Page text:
|The scale of the structure|
Indal’s Optical Systems Department was in charge of the lighting, apart from some installations and infrastructures, for this 375 sq.m. pavilion. The company says it “combines modernity, innovation, openness and natural richness in a single creation with the Duero River, a river in the Castilla y Leon region, being the focal point.”
In order to maximize volume of the pavillion, bottles were used. Indal said the aim of the lighting was to create an environment that differentiates itself from the other pavilions and surprises the visitor from the first minute of entry.
To achieve maximum impact, the company decided the lighting had to emerge from the pavilion walls using LEDs. The structure consists of three wooden walls in the shape of a wine rack holding 30,370 transparent light reserve Bordeaux-shaped bottles. Because these walls had to provide all the pavilion lighting, an RGB LED had to be placed inside each bottle.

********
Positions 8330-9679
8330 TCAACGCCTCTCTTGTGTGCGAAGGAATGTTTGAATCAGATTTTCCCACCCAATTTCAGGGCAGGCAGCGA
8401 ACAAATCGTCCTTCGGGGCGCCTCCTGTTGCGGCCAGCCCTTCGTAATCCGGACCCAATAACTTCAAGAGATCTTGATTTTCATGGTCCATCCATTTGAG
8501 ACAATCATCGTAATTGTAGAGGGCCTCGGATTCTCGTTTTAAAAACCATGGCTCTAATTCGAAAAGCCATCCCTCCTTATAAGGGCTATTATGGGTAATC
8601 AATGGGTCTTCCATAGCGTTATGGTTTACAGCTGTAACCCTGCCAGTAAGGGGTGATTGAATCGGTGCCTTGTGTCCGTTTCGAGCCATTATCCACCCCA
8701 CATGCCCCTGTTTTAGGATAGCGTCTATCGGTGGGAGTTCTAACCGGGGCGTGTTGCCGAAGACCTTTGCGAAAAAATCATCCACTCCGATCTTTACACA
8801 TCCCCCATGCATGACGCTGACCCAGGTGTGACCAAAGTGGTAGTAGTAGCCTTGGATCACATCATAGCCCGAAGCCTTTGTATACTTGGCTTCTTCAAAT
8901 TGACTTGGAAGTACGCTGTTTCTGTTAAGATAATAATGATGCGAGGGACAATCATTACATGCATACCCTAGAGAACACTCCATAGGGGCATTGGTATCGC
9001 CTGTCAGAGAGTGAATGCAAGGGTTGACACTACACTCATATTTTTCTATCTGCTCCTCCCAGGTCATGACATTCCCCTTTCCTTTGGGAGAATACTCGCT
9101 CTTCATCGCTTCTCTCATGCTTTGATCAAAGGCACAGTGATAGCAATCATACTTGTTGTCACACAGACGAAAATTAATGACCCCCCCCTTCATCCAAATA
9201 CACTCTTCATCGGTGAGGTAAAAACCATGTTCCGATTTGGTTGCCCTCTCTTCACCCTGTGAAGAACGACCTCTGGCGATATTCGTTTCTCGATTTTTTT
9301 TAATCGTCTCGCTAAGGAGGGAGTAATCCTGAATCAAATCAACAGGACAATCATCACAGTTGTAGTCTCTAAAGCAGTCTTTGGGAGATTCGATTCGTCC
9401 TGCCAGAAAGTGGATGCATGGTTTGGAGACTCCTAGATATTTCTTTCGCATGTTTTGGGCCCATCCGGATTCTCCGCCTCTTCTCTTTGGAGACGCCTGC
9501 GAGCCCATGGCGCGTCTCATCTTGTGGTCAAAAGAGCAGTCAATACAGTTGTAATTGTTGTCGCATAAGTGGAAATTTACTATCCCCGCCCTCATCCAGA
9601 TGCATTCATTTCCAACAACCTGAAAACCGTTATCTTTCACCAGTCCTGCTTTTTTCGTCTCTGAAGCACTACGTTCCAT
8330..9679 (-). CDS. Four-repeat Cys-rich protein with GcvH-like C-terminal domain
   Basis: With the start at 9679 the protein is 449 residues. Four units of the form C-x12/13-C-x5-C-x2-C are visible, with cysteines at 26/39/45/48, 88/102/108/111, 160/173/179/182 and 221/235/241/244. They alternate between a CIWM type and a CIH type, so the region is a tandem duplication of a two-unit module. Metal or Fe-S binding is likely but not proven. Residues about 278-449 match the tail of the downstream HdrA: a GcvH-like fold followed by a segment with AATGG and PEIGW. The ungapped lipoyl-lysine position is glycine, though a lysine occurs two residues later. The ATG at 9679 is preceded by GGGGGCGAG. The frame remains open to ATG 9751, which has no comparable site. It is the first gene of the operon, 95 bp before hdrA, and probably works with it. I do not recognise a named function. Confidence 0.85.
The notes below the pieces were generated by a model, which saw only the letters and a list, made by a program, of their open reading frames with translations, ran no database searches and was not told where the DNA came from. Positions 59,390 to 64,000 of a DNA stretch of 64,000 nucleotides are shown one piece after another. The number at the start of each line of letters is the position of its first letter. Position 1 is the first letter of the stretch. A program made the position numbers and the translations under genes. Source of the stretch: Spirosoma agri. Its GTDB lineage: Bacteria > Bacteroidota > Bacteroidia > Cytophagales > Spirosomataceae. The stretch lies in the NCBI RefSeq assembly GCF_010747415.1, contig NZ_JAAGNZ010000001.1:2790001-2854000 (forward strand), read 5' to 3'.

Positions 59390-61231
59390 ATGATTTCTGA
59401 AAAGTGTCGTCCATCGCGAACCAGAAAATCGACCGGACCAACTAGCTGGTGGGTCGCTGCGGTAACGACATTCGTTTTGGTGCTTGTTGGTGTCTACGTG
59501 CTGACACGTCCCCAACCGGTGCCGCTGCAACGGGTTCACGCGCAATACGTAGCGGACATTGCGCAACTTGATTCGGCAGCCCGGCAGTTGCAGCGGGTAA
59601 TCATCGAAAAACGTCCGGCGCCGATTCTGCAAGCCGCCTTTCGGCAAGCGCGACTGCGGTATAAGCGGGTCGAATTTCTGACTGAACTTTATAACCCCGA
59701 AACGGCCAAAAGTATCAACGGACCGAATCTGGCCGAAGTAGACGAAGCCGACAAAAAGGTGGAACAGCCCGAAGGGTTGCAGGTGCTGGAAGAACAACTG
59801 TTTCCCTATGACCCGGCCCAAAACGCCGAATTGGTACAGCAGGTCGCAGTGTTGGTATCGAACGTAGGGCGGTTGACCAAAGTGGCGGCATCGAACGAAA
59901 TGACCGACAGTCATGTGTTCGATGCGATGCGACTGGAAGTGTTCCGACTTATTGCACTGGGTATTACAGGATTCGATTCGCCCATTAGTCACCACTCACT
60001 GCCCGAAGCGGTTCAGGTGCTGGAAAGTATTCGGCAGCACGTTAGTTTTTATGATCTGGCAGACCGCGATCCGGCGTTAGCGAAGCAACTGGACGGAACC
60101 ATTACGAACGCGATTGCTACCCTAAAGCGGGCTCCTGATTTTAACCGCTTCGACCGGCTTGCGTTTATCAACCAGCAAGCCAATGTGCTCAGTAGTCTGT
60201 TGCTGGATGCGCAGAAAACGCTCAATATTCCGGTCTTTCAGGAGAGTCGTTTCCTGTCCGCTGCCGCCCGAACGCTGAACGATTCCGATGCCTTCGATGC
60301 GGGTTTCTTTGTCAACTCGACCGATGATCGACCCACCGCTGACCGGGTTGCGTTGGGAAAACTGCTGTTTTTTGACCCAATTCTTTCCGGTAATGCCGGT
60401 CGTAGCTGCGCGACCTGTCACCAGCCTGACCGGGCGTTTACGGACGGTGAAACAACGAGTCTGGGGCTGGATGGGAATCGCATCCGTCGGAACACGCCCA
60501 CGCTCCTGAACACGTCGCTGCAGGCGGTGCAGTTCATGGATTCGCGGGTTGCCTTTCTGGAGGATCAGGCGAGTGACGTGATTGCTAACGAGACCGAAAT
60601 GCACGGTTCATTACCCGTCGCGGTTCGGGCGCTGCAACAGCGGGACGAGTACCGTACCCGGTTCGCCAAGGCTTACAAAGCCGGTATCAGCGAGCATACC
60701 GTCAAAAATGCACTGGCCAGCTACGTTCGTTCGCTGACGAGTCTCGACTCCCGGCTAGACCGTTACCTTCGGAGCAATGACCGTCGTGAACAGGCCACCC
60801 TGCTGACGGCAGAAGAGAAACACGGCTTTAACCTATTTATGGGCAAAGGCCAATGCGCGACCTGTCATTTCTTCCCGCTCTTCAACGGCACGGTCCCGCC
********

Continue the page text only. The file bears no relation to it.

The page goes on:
|Wine bottles close up|
To connect the LEDs together, Indal created a cable mesh to be attached to the wine rack together with some electronic control systems specially designed for the occasion (each bottle has a connector). Thus, 58,368 independent light points were installed inside the bottles, or, in other words, 19,456 tricolor LEDs. Through this number, each bottle is capable of generating 16,777 million possible colors.
|The structure was an integral part of the pavilion.|